How to Brush Your Teeth

Brushing your teeth is not just for a whiter smile and fresher breath, it’s important for your overall health.[1] When you brush, you remove plaque—a thin film of bacteria that sticks to your teeth and will cause cavities, gum disease, and if you ignore it long enough, will cause your teeth to fall out! Bad breath due to a smelly mouth may keep people away from you especially your elder siblings.[2] You know why to brush, but if you would like to learn how to brush your teeth effectively, these suggestions will help.

Using the Right Tools

Use a good toothbrush. Choose a toothbrush with soft nylon bristles. This must effectively remove plaque and debris from your teeth, without irritating the gums or eroding tooth enamel like hard bristled brushes can do when used with sideways action. The toothbrush should also fit comfortably in your hand, and have a head small enough to easily reach all of your teeth, especially the ones at the back. If you have difficulty fitting the toothbrush into your mouth, it is probably too big.

    • Electric toothbrushes are a great choice if you are a lazy brusher and think that the electric toothbrush might encourage you to spend more time on your teeth. However, you can do just as good of a job with a manual toothbrush — it’s all in the technique.
    • You should definitely avoid toothbrushes with “natural” bristles made from animal hair as these can harbor bacteria.

Replace your toothbrush regularly. The bristles will wear out over time, losing their flexibility and effectiveness. You should purchase a new toothbrush every three to four months, or as soon as the bristles start to splay out and lose their shape. Visual inspection of the toothbrush is more important than the actual timeline. You can also buy toothbrushes whose handles will change color when it’s time to purchase a new toothbrush.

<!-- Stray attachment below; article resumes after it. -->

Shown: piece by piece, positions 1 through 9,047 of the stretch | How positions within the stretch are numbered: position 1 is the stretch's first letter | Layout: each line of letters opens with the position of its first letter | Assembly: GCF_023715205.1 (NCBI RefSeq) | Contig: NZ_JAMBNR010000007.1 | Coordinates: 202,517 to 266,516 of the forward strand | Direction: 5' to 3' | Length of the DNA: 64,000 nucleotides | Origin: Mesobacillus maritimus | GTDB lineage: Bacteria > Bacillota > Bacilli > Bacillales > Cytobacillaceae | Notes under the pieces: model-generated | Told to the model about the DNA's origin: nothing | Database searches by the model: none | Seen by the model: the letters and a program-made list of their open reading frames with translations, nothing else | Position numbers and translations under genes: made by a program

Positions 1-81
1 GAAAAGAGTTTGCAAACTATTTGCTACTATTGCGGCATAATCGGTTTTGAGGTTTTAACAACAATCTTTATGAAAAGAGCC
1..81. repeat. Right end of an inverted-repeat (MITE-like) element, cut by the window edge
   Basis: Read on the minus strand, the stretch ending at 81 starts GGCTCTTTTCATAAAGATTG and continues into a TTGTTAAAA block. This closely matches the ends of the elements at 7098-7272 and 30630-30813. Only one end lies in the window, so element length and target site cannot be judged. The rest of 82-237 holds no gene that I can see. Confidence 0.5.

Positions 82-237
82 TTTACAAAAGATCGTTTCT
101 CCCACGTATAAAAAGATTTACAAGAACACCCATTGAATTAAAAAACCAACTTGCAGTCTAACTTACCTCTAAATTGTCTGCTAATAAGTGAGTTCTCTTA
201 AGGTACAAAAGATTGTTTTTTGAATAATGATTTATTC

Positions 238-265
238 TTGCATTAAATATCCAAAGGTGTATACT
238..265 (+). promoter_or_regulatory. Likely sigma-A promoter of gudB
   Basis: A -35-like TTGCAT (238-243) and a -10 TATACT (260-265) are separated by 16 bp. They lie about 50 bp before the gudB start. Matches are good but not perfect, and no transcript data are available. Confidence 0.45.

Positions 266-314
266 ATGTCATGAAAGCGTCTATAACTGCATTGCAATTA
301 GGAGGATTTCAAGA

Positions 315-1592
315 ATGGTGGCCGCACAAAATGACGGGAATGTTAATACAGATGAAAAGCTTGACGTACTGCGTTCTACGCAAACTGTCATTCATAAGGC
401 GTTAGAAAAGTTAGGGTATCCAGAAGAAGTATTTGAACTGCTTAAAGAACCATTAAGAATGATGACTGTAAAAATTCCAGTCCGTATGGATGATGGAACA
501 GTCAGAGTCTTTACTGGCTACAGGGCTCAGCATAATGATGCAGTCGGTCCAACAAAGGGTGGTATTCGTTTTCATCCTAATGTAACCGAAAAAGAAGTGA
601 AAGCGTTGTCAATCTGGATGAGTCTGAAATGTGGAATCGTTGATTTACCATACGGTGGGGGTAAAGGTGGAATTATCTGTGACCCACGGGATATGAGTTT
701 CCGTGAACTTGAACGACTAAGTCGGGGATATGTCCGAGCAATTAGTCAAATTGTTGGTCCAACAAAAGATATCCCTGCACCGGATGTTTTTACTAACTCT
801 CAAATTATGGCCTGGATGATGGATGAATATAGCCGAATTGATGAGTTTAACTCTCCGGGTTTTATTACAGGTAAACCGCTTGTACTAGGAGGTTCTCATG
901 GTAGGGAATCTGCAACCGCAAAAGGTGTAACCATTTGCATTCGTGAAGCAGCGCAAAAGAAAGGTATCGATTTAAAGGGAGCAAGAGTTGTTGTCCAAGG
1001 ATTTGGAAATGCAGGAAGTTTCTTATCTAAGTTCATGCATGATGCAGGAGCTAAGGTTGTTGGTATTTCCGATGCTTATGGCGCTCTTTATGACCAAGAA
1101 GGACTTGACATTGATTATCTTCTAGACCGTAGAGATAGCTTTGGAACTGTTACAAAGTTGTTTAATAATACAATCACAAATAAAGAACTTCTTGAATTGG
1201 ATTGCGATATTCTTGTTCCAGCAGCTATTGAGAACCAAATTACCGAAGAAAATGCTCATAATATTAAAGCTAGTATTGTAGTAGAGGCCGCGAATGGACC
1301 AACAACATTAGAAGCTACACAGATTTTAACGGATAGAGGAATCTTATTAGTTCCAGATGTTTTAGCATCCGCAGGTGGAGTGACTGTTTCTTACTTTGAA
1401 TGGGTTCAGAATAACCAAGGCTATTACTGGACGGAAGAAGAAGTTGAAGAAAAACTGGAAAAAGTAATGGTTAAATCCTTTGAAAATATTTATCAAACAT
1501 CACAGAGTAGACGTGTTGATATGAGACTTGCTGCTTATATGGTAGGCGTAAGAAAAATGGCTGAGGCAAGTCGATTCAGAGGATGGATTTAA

• Research has found that thousands of microbes call toothbrush bristles and handles “home,” and can cause infections.
      • Always rinse your brush after using it, and store it upright and uncovered so that it can dry before your next use. Otherwise bacteria will grow

Use a fluoride toothpaste.It not only helps remove plaque, it also helps strengthen tooth enamel.[5] However, it’s important to note that fluoride toothpaste is not to be swallowed, as ingesting too much can have serious health consequences. It should not be used for children under the age of 3.[6]

  • You can get toothpaste to target a wide variety of dental and gum problems, including cavities, tartar, sensitive teeth and gums, gingivitis and stained teeth. Opt for the one that suits your best or ask your dentist or hygienist for advice

Use dental floss.Flossing your teeth is just as important as brushing, as it removes built up plaque, bacteria and food particles that get trapped between the teeth and which soft floppy toothbrush bristles can’t reach even when used with up/down natural motion. You should always floss before brushing your teeth so that any food or bacteria that comes loose during flossing doesn’t remain in your mouth.

  • Remember to floss gently. Don’t “snap” the floss between the teeth as this can irritate sensitive gums. Ease it down gently, following the curve of each tooth.
  • If you find dental floss awkward to use or you have braces, look for dental picks instead. These are small wooden or plastic sticks which you can insert between teeth, achieving the same results as flossing if spaces are large enough.

 

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